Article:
“Observational humor” refers to the technique of noticing something that all of us see or experience, but finding in it humor that the rest of us might not have seen. By that standard, Dan Celli qualifies as an “observational cartoonist.” Celli takes the mundane task of ordering a meal, for example, and turns it into a suicide announcement. He turns a comment about the strength of a hairspray into an invitation for a punch in the head and stretches a conversation between bad barbers into a can-you-top-this of awful outcomes.
Many of the cartoons will prompt a chuckle, such as the panel featuring two elderly men, one saying to the other, “You know what I miss about my youth?…Making fun of old people!” The problem Celli faces is the problem that all humorists face: What’s funny to one person isn’t to another. So while some will undoubtedly find these cartoons insightful, fresh and humorous, others will be left wondering why they can’t see the humor in a particular cartoon. (For example, one cartoon that this reviewer looked at again and again with puzzlement features a view of three sitting people at a table titled “After-Dinner Silence.”) This isn’t a criticism of Celli’s cartoons per se as much as it is full disclosure that readers might find themselves often pondering a cartoon, rather than fighting tears of laughter.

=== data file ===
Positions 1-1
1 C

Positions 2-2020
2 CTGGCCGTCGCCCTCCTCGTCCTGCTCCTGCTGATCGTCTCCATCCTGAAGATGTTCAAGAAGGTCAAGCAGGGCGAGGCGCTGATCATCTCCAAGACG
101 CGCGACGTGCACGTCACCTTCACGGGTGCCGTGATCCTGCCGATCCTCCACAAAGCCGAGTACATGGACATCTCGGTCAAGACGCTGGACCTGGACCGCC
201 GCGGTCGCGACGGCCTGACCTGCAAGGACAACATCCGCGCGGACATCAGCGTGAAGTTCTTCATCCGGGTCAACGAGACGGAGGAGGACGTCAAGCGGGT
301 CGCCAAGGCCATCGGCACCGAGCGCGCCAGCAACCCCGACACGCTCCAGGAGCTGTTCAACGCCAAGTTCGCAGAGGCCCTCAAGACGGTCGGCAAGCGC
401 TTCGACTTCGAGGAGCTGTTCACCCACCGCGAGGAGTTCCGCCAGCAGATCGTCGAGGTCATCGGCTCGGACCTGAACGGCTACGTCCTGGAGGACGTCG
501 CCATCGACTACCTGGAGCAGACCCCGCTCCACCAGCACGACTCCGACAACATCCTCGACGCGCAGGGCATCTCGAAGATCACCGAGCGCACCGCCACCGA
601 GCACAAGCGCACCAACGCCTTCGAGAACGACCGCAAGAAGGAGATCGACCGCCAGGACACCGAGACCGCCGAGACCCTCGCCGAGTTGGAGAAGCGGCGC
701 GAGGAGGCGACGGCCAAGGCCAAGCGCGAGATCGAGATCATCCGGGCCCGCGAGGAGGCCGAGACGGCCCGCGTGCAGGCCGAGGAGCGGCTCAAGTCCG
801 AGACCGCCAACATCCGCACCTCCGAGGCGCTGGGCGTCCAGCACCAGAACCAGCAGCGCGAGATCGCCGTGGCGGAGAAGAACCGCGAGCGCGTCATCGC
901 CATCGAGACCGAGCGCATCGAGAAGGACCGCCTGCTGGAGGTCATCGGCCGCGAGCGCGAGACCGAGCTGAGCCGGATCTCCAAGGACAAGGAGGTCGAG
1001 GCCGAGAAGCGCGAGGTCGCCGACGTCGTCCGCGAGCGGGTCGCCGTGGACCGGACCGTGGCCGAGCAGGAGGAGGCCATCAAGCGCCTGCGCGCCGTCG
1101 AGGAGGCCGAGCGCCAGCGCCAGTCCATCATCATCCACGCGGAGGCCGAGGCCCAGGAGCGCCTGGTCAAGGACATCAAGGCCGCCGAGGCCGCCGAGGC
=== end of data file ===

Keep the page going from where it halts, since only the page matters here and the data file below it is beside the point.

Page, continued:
But even when Celli misses hitting the funny bone, his drawings show off some real artistic ability. These may not be the quality of cartoons you expect from, say, The New Yorker, but there are some high points here, and a few of the cartoons could end up on the bulletin boards of readers who appreciate their clever insights into everyday things.
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